Ahanchian, N 2014, Process of estimating the material properties of human heel pad sub-layers using inverse finite element analysis and some model applications , PhD thesis, University of Salford.
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The human heel pad is subject to repetitive loading and plays an important role in absorbing shocks which may cause injuries. The heel pad has a composite biological structure consisting of the fat pad and the skin. The fat pad tissue is organised into a superficial micro-chamber layer and a deep macro-chamber layer. The heel pad sub-layers have different structures and properties. Hence, to understand the contribution of each layer to the heel problem, it is essential to develop a model with discrete structure. Currently, only plantar pressure measurements are used for diagnosis and treatment of the heel problems, whereas it has been shown that high internal tissue stress is an important factor. Because of complex geometry, discrete structure and nonlinear material behaviour of the heel pad, the external force applied to the heel may result in inhomogeneous internal stress condition. Therefore, the relationship between the plantar pressure and internal stress does not seem to be simple. Since there is no equipment to allow measurement of internal stress, a detailed multi-layered FE model of the heel pad can be used as a solution to predict the internal stress. The main objective of this work was to obtain the hyperelastic and viscoelastic material properties of the subject-specific heel pad sub-layers in-vivo. For this purpose, a combined methodology of finite element modeling and experimentation was developed. An anatomically detailed 3D FE model of the human heel area was developed using MR images of the right foot of a female subject. A combined ultrasound and indentation system was used to apply series of slow and rapid compression tests on the same foot. The forcestrain responses of the heel pad and its sub-layers were used as input to the FE model to estimate properties of the heel pad sub-layers using inverse FEA. The hyperelastic and viscoelastic FE models were then implemented to investigate the effects of experimental and geometrical factors on the heel pad responses. The model was also used to assess the robustness of the hyperelastic FE model when predicting the behaviour of other heels with different geometries. Finally, this model was used with Taguchi method to evaluate the effect of footwear design factors on the compressive stress in the heel pad tissue. There were some key limitations in this study. For example, the properties of the heel pad sub-layers were estimated only for a specific heel pad. Also, whilst it is preferred to use xviii automatic segmentation and solid modeling to improve repeatability of some FE processes, some parts of the modeling process were performed manually.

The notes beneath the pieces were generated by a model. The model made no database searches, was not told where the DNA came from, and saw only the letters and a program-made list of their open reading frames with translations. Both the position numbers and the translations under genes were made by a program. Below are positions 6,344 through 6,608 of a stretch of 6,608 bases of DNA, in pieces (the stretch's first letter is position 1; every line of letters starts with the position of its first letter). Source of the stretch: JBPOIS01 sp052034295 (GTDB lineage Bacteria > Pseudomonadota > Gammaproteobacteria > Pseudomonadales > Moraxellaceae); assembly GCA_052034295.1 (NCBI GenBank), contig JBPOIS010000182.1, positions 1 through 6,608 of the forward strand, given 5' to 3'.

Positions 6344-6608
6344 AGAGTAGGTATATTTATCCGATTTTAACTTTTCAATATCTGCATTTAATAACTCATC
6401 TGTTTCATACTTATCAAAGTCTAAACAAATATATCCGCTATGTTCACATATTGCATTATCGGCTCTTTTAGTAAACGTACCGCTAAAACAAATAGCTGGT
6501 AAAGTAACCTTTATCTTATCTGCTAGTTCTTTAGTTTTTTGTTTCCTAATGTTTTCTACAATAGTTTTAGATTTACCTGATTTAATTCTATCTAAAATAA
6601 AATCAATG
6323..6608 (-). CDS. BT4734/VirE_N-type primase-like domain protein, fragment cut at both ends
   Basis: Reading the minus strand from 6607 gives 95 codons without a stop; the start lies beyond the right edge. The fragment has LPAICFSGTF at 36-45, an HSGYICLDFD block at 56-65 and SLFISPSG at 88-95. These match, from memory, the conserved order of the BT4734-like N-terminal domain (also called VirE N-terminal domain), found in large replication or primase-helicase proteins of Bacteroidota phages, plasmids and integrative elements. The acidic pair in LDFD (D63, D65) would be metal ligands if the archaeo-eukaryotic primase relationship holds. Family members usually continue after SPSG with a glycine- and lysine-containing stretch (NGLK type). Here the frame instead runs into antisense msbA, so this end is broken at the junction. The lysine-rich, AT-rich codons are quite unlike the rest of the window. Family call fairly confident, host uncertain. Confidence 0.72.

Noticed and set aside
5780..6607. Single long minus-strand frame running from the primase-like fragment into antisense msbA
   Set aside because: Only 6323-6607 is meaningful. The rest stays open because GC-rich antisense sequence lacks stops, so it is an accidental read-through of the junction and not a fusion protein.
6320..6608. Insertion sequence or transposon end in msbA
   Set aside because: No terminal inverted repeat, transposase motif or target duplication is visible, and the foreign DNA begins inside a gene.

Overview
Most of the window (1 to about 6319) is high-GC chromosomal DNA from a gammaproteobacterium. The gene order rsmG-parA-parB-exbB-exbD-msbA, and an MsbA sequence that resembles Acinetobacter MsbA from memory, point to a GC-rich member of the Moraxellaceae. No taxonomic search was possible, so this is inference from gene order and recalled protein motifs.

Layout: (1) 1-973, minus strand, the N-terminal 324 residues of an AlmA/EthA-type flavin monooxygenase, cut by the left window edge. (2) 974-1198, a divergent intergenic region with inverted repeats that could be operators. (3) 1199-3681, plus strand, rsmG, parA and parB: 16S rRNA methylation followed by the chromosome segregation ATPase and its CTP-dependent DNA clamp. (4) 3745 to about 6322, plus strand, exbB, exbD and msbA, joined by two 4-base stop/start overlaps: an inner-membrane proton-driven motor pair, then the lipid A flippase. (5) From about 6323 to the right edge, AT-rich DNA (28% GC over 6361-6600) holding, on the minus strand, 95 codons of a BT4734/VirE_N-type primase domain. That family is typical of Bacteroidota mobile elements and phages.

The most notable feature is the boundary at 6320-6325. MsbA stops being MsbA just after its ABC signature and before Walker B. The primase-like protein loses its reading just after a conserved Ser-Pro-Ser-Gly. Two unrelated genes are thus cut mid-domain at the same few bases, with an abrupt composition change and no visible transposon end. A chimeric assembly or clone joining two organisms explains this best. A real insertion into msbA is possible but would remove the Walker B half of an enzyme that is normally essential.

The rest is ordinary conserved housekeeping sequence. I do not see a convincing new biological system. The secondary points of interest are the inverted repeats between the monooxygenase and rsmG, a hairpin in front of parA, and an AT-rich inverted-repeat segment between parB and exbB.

|Item Type:||Thesis (PhD)|
|Themes:||Health and Wellbeing
Subjects outside of the University Themes
|Schools:||Schools > School of Health Sciences|
|Depositing User:||N Ahanchian|
|Date Deposited:||21 Nov 2014 17:25|
|Last Modified:||05 Apr 2016 18:16|
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